Labor Day was not a holiday in our house when we were growing up. Dad was gone a lot, working on national defense, and the times he was home were precious. So, we worked.
We worked: putting in fences, mowing, trimming, weeding, cleaning the stalls and the chicken room in the barn, washing and painting the lawn furniture, changing the brakes on the cars, mowing the field with the tractor, vacuuming, dusting, laundry. And always the looming threat of winter, especially in Colorado. It snowed on September 3, 1961. That was the year the first day of school was on September 3.
Poor Mother. She had cleaned and ironed our uniforms, polished our shoes, and made sure lunches were ready. We three girls had our hair in rag curlers and the boys’ hair was neatly trimmed. She had to dig out the winter coats, gloves, hats, and boots that night. It was snowing heavily, blowing sideways when the bus stopped in front of the house. Slipping and sliding, we made it to school.
Back to Labor Day. Starting as a protest by labor union members against intolerable working conditions in the late 1800s, it became a celebration of the working man and his accomplishments. We always celebrated by laboring.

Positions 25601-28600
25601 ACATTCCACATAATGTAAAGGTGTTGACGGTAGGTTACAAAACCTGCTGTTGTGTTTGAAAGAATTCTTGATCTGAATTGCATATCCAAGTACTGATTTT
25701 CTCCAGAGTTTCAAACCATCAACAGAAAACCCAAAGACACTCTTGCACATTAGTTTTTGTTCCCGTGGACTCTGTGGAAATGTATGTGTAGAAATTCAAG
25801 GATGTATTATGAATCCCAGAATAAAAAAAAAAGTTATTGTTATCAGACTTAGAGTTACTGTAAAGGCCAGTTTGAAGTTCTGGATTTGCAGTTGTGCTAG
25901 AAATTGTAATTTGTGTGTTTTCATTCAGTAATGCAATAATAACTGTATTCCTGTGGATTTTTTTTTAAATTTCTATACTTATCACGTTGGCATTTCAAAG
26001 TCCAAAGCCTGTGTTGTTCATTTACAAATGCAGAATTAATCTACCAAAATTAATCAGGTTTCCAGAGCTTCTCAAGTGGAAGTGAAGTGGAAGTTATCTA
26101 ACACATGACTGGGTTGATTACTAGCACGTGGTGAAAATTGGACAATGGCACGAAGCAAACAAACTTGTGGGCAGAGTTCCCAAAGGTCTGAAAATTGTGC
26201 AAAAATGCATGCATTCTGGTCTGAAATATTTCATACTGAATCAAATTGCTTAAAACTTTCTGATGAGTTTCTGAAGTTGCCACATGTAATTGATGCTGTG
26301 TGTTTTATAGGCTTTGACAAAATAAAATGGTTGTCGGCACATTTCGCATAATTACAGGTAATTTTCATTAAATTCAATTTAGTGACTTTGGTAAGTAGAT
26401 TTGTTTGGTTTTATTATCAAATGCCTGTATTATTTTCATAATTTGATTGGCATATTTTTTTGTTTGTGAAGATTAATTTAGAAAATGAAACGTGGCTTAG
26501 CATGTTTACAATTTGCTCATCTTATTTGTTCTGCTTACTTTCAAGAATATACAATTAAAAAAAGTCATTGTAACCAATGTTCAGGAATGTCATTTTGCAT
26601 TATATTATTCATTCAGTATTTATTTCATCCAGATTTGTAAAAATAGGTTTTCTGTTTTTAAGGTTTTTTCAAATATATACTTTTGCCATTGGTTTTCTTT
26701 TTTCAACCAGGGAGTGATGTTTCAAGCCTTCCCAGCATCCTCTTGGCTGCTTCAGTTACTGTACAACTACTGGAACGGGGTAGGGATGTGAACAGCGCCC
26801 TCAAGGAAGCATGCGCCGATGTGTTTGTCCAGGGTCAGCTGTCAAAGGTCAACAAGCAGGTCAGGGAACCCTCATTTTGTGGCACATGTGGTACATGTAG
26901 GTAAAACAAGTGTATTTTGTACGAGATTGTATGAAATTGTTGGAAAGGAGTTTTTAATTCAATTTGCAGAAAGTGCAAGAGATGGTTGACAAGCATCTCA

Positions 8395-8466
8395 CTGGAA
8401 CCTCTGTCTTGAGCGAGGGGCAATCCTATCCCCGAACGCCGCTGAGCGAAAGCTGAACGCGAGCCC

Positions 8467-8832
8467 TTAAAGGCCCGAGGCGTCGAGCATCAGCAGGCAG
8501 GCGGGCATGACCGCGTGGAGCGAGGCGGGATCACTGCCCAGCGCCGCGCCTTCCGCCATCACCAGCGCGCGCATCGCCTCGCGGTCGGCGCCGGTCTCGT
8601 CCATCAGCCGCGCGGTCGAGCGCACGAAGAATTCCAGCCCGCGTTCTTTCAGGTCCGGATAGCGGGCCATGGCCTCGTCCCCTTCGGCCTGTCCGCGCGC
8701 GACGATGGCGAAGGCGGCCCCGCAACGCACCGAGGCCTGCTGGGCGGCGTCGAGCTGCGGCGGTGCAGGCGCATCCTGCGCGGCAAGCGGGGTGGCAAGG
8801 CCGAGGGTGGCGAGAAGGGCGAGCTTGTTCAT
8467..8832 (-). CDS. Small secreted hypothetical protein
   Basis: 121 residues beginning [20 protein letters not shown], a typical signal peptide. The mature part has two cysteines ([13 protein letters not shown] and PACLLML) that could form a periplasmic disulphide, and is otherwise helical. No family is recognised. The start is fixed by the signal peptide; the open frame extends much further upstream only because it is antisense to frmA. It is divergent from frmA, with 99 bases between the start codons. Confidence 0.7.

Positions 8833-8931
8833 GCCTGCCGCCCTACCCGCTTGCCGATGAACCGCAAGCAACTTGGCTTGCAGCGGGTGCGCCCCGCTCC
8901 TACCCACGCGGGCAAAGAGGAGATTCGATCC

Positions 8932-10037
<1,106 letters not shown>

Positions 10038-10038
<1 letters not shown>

After the new paint on the lawn furniture dried around 6 at night, Dad would barbeque hamburgers. We’d have potato salad and baked beans. We sat on the chairs, almost too exhausted to eat.
So I continue the tradition. Maybe not the physical labor repeating my childhood, but I labor. I’m spending the weekend writing about a young woman on a quest to find an amulet and, just maybe, herself and her path in life.
Happy Labor Day. May you not labor this day.